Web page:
Tuesday, May 6, 2014
Confession Of Sin
“If they shall confess their iniquity, and the iniquity of their fathers, with their trespass which they trespassed against me, and that also they have walked contrary unto me; And that I also have walked contrary unto them, and have brought them into the land of their enemies; if then their uncircumcised hearts be humbled, and they then accept of the punishment of their iniquity: Then will I remember my covenant with Jacob, and also my covenant with Isaac, and also my covenant with Abraham will I remember; and I will remember the land.” (Leviticus 26:40-42)
God promised Israel that if they would admit to being wrong, that it was not just a simple mistake but an ongoing pattern from generation to generation, and that it was the result of deliberate choices to ignore God’s plan, and acknowledge that it was God who had caused them to find themselves in such straits, recognizing they deserved such punishment, then God would forgive them and keep the promises he had made to Abraham, Isaac and Jacob.
Human beings do not like to admit they are wrong. It goes against our very nature, and many people see it as a sign of weakness. As a result, in our day, people are taught that success requires you never admit to being wrong. Unfortunately, such an approach encourages denial of responsibility for problem, so they don’t get dealt with. Instead, we take the approach of the two kids who were playing with matches in their bed, seeing how much light they made. When the bed caught fire, they tried pouring cups of water on it, but when the fire kept spreading, they pushed the mattress and blankets out the window where it landed on the picnic table, which also caught on fire.
A neighbor saw the smoke coming from the bedroom window and called the fire department. The firemen insisted on being sure there was no fire in the house before they worried about the burning picnic table so it was destroyed. The girl insisted it was not their fault the table burned because the firemen wouldn’t listen to her, completely ignoring the fact that there would have been no fire if they had not played with matches. Far too often we try to shift the blame to someone else.
“The land also shall be left of them, and shall enjoy her sabbaths, while she lieth desolate without them: and they shall accept of the punishment of their iniquity: because, even because they despised my judgments, and because their soul abhorred my statutes.” (Leviticus 26:43)
If a person caused an accident that resulted in another person being killed, saying you are sorry and asking forgiveness does not remove the consequences of the actions. The person would still be dead, even if his family forgives you completely. In the same way, God said that even though he forgave Israel for their sin, the consequences would remain. They were to accept those consequences as the result of their not honoring God by refusing to obey. They would still have to serve their sentence. This goes directly contrary to what many today teach.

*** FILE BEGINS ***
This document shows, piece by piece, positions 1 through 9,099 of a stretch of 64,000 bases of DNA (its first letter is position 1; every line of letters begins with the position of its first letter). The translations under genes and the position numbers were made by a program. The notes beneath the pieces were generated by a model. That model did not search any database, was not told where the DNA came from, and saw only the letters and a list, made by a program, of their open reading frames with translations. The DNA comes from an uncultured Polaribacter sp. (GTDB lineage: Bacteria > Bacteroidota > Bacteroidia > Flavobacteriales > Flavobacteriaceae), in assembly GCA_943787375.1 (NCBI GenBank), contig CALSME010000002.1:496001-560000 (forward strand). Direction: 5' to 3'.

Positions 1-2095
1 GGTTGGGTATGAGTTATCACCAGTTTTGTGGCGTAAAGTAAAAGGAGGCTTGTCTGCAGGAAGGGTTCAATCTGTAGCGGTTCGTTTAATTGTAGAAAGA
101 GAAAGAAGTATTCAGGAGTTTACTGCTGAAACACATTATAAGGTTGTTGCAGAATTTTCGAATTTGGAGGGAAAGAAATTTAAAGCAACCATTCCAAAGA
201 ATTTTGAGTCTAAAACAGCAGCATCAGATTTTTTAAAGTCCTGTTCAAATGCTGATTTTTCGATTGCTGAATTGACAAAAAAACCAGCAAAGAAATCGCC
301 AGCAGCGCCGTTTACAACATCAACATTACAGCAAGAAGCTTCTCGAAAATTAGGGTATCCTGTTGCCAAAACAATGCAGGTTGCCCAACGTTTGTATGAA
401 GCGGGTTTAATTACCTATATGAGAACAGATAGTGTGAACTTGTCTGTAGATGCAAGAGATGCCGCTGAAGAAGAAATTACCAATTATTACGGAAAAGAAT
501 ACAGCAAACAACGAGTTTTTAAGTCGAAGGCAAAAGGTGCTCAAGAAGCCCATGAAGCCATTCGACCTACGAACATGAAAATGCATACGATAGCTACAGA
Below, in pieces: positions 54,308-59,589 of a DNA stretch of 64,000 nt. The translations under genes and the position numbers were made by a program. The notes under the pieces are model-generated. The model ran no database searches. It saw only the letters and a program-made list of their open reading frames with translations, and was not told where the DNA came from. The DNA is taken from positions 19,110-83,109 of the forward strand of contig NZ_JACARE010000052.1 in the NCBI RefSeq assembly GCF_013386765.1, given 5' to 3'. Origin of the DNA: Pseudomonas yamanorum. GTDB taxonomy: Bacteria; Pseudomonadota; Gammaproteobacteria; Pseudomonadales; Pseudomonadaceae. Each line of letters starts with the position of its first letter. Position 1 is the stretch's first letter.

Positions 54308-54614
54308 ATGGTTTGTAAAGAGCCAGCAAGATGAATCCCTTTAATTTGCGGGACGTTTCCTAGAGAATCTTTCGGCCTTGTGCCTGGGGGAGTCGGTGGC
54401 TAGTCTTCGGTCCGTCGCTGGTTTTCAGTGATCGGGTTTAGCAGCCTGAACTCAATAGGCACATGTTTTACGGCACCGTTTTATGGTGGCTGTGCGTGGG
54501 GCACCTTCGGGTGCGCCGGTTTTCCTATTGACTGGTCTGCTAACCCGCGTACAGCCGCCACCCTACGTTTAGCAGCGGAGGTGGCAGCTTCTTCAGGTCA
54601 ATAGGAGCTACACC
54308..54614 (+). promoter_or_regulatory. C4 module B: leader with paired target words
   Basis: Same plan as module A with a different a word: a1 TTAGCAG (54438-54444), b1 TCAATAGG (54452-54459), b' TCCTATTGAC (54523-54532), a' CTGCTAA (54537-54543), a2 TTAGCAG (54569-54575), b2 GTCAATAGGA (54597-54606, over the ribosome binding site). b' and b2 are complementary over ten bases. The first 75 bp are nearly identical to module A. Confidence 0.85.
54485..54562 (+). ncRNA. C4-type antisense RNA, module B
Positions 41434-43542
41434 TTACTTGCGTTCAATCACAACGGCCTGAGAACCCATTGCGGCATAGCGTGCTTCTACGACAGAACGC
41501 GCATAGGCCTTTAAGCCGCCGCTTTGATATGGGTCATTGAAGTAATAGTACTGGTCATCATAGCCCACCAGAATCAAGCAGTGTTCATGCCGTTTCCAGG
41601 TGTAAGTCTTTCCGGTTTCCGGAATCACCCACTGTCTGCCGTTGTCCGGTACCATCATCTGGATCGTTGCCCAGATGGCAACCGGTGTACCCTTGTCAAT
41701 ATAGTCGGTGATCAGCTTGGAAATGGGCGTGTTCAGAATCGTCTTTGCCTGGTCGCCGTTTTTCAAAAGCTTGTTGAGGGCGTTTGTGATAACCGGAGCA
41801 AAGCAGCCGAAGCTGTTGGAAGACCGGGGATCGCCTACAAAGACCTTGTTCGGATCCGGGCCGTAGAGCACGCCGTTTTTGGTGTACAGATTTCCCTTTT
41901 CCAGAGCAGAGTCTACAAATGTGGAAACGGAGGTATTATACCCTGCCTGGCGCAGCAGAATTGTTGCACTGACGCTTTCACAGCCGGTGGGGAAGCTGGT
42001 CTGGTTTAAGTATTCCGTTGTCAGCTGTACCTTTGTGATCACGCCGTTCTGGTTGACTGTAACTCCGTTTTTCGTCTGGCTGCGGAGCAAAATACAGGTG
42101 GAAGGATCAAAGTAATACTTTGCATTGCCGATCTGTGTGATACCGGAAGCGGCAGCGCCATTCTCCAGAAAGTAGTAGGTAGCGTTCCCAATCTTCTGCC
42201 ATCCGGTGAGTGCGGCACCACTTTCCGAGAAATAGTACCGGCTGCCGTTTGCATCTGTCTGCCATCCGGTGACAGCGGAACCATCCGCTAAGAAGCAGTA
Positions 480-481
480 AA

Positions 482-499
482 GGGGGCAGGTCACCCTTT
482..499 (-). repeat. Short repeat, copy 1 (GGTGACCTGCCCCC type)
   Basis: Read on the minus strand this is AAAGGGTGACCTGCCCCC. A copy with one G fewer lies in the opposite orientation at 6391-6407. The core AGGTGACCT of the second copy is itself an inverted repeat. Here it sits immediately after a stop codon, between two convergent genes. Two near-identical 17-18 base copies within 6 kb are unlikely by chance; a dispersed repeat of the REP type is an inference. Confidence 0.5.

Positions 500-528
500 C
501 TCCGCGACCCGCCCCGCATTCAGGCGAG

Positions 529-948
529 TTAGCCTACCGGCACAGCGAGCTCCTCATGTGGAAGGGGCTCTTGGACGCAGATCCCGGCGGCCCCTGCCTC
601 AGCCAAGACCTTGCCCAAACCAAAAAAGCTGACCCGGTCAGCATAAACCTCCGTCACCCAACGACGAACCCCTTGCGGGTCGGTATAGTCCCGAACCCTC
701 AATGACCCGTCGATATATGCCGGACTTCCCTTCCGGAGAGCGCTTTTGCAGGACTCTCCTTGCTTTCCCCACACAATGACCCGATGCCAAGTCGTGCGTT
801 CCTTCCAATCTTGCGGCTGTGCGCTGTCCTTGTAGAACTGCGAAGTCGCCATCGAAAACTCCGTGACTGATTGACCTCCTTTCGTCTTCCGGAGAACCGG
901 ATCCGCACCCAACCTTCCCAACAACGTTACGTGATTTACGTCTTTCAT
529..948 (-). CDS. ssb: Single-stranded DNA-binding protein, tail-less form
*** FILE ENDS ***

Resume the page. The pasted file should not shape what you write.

“And yet for all that, when they be in the land of their enemies, I will not cast them away, neither will I abhor them, to destroy them utterly, and to break my covenant with them: for I am the LORD their God. But I will for their sakes remember the covenant of their ancestors, whom I brought forth out of the land of Egypt in the sight of the heathen, that I might be their God: I am the LORD.” (Leviticus 26:44-45)
While they were serving their sentence, God would not forget his promise to them, but would protect them from harm or break his promise to them. He would keep in mind his covenant and remember how much he had invested in them. Ultimately, he would fulfill those promises.
The Nation of Israel had rebelled so completely that they were taken into captivity under Nebuchadnezzar and had to serve out the entire seventy years God had prophesied, yet he forgave the ones who acknowledged the captivity came from God, and restored them at the end of the time, blessing them richly. Those who refused to acknowledge that it was God who was taking them into captivity were later killed.
“These are the statutes and judgments and laws, which the LORD made between him and the children of Israel in mount Sinai by the hand of Moses.” (Leviticus 26:46)
These are the overriding principles or laws which Israel was to operate by, the Ten Commandments. Various statutes or rules as to how to keep them were given, as well as the penalties or judgments for violating them. They are the terms of the contract or covenant God made with Israel.
The same concept of accepting responsibility for our sin and accepting God’s judgment for it is critical to our salvation and ongoing forgiveness in the New Testament. I John 1:8-10. ”If we say that we have no sin, we deceive ourselves, and the truth is not in us. If we confess our sins, he is faithful and just to forgive us our sins, and to cleanse us from all unrighteousness. If we say that we have not sinned, we make him a liar, and his word is not in us.”
If we refuse to admit that we have done wrong or acknowledge that the consequences are from God, we are effectively calling God a liar, and clearly, we do not have Christ in our hearts. On the other hand, if we will acknowledge our sin and God’s right to punish us, he will forgive us and cleanse us, placing the Holy spirit into our hearts, as John 14:15 promises. “If ye love me, keep my commandments. And I will pray the Father, and he shall give you another Comforter, that he may abide with you for ever; Even the Spirit of truth; whom the world cannot receive, because it seeth him not, neither knoweth him: but ye know him; for he dwelleth with you, and shall be in you.”